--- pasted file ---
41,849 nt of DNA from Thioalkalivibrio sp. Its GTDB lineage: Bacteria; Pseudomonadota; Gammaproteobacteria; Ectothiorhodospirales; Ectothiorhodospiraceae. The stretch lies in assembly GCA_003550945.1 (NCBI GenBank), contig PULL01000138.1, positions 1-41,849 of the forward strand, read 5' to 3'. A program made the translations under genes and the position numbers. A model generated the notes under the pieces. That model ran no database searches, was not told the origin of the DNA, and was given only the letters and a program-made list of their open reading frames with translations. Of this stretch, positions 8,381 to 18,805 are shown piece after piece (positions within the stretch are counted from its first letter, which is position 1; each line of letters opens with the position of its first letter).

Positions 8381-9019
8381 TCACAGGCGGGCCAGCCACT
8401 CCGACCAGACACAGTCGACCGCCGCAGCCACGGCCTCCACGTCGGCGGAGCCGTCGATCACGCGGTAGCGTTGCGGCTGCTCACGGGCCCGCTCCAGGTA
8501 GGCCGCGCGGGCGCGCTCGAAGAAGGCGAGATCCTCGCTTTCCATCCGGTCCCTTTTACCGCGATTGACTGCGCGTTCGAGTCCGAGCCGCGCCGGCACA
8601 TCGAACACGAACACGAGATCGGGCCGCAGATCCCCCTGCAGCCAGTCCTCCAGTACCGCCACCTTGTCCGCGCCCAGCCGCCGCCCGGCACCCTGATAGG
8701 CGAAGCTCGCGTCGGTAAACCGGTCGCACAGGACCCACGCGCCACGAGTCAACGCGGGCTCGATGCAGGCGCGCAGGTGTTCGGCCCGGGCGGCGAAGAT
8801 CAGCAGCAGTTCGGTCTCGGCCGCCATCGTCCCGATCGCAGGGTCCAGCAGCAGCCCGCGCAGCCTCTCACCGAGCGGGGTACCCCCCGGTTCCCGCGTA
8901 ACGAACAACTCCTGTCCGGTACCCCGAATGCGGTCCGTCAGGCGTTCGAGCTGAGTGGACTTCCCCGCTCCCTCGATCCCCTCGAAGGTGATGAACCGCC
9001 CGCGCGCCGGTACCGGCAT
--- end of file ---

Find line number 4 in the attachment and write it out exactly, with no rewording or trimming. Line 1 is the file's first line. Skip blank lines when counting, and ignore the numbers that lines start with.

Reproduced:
8401 CCGACCAGACACAGTCGACCGCCGCAGCCACGGCCTCCACGTCGGCGGAGCCGTCGATCACGCGGTAGCGTTGCGGCTGCTCACGGGCCCGCTCCAGGTA